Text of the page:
Samuel Colt was born in Hartford, Connecticut, on the 19 July 1814, one of six children of Christopher and Sarah Caldwell Colt. In his early youth he attended a farm in Glastonbury, Connecticut, attended the Amherst Academy for some years before being expelled after a Fourth of July prank involving explosives, and worked in his father's silk mill in Ware, Massachusetts.
As a child, the young Colt was often around firearms. Noted Colt historian, R.L. Wilson, quotes Colt's biographer, Henry Barnard, who recalls a seven-year old Colt in 1821 who had wandered off from his family and friends only to be found 'sitting under a tree in the field, with a pistol taken entirely to pieces, the different parts carefully arranged around him, and which he was beginning to reconstruct. He soon, to his great delight, accomplished the feat'.
On 2 August 1830, the then 16 year old Colt sailed from Boston to Calcutta aboard the 'Corvo'. It was during this voyage that the idea for a revolving firearm was developed. Some sources credit Colt's observation of the ship's wheels and its clutch system that locked the wheel in line with any spoke that was in line with it. Carving it from a block of wood, he gave shape to the revolving cylinder and percussion hammer that would become a staple feature of nearly all revolving firearms to follow. The original carved wooden components are now part of Samuel Colt's private collection, Wadsworth Atheneum.
When Colt returned to America he presented his ideas to his father and family friend, Henry L. Ellsworth, Commissioner of the US Patent Office. Working through Anson Chase, a gunsmith in Hartford, Colt supervised the production of some of the earliest models of his design.
To further his ideas and generate the financial support he would require, Colt went on a tour of the US and Canada giving lectures on the effects of laughing gas under the name of 'Dr Coult of Calcutta'. Much of his earnings were directed back to gunsmiths in Hartford, Albany and Baltimore who produced prototype firearms - in all about nine rifles, one shotgun and sixteen pistols. In 1835, after some three years of lecturing, Colt travelled to Europe and took out patents in England and France - countries were it was anticipated patent infringements might occur, as they later did in Belgium - before returning to America to complete his American patents which were granted on 25 February 1836. This patent offered Colt almost exclusive monopoly over the main features of his revolver until 1857.
Before the issuing of the US patent had been finalised, Colt had already set about creating a stock company and factory to begin production of his firearms. Based at Paterson, New Jersey, Colt's first firm was formed in March 1836 under the name of The Patent Arms Manufacturing Company. A sales office and showroom followed shortly after in New York. The success of the Paterson factory was short lived however. By 1841 it had gone into bankruptcy and closed permanently in 1842, putting a temporary halt to Colt's future endeavours.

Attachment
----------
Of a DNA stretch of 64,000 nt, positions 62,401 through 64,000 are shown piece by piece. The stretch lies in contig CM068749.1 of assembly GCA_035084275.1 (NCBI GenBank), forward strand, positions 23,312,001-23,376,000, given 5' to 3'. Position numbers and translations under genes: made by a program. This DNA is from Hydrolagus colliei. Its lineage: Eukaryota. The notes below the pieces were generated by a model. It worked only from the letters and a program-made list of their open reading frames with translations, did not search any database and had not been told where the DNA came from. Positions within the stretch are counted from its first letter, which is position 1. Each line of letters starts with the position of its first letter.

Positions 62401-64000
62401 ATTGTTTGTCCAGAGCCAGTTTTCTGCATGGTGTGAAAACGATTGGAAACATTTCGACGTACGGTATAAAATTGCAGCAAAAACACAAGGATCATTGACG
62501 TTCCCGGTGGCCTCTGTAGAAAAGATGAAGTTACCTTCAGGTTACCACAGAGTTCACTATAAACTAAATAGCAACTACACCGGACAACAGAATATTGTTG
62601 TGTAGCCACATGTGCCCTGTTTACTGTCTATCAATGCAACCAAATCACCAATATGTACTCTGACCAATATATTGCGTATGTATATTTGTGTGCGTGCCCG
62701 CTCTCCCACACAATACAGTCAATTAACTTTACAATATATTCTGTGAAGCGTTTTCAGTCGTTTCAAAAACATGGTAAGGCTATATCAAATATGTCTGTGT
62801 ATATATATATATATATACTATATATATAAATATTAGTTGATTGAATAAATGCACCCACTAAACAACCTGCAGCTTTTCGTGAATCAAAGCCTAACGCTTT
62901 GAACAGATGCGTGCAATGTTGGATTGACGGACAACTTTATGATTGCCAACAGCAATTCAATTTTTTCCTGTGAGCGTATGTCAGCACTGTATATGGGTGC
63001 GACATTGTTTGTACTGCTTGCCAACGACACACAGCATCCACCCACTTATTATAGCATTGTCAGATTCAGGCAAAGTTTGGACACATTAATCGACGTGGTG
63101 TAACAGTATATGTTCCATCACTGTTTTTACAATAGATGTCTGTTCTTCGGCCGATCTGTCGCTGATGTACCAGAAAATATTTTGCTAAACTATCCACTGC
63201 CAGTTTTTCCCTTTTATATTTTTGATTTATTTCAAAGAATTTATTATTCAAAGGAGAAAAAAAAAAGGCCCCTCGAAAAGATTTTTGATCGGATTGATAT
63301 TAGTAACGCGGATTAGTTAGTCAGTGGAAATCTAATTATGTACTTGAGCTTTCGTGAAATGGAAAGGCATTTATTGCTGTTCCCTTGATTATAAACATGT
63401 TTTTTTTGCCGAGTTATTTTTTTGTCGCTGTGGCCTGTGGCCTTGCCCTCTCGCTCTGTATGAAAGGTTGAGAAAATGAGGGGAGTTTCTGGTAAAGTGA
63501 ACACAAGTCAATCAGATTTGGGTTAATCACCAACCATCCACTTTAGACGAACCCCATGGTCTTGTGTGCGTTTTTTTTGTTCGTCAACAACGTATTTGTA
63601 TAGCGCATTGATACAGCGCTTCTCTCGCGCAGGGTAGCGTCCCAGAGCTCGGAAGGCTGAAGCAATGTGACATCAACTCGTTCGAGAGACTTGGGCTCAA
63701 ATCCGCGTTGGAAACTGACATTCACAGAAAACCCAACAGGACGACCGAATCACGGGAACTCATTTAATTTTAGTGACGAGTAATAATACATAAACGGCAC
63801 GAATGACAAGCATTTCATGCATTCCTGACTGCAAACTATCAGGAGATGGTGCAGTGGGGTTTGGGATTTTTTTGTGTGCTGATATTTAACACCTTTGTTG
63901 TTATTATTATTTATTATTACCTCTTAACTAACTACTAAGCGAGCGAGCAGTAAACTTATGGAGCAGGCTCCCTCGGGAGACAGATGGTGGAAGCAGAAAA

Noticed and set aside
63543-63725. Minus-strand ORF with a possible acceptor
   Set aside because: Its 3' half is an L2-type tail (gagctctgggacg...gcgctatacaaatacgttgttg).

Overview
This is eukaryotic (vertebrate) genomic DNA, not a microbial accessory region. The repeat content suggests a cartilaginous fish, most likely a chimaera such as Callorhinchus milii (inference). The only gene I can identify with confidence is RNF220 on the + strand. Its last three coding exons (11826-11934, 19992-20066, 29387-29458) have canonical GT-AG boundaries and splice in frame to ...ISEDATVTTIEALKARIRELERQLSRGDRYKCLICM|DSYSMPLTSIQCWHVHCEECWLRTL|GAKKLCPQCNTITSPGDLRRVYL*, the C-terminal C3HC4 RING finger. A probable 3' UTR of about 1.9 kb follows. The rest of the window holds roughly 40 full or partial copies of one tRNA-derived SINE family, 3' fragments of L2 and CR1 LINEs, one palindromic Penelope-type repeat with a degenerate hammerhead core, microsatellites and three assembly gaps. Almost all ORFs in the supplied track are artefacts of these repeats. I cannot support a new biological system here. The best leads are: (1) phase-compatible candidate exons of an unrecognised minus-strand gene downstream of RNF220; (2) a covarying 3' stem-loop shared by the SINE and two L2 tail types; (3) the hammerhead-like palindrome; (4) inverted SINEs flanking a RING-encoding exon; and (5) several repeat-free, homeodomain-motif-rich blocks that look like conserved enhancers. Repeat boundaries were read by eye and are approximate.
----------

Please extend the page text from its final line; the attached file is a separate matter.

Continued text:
The Texan-Mexican War (1846-48) was to have a profound affect on the development of Colt's firearms and push Colt back into the market as America's leading firearm manufacturer. When Ranger Samuel Walker approached Colt in 1846 with authority from the War department to secure more Colt firearms for the massing troops on the Mexican border, Colt was without factory, machinery or even models from which to recommence production. Nonetheless, designs were redrawn from memory with improvements being made along the way, and Colt approached Eli Whitney, a government arms contractor for military muskets. Whitney agreed to manufacture the design on that which Walker and Colt had come to agree and a contract dated 4 January 1847 for 1000 Colt revolvers was created. Like his earlier experiences, Colt eagerness to begin saw production commence before the signing of the contract.
By 1860 continued exhaustion began to make an impact on Colt's health. He had for years previous suffered from Rheumatic Fever, but now with the increased pace of production brought about by the American Civil War, his health began to deteriorate rapidly. He died on 10 January 1862 and was buried in Hartford. His wife paid her last remembrances in the published work named after their estate, Armsmear: 'Hartford knew on that day that she had lost one of her noblest sons. The flags were all displayed at half-mast on the day he died. In many a home his prosperity had aided there were mourning hearts; and all felt then, that he who that day had fallen was among those whose place could never be filled'.
Haven, Charles T. and Belden, Frank A. (1940). A History of the Colt Revolver and the Other Arms Made by Colt's Patent Fire arms Manufacturing Company from 1836 to 1940, William Morrow and Co.
Swayze, Nathan (1967). 51 Colt Navies - The Model 1851 Colt Navy, its variations and markings, Gun Hill Publishing Co.
Wilson, Robert L. (1985). Colt - An American Legend, Abbeville Publishing Group.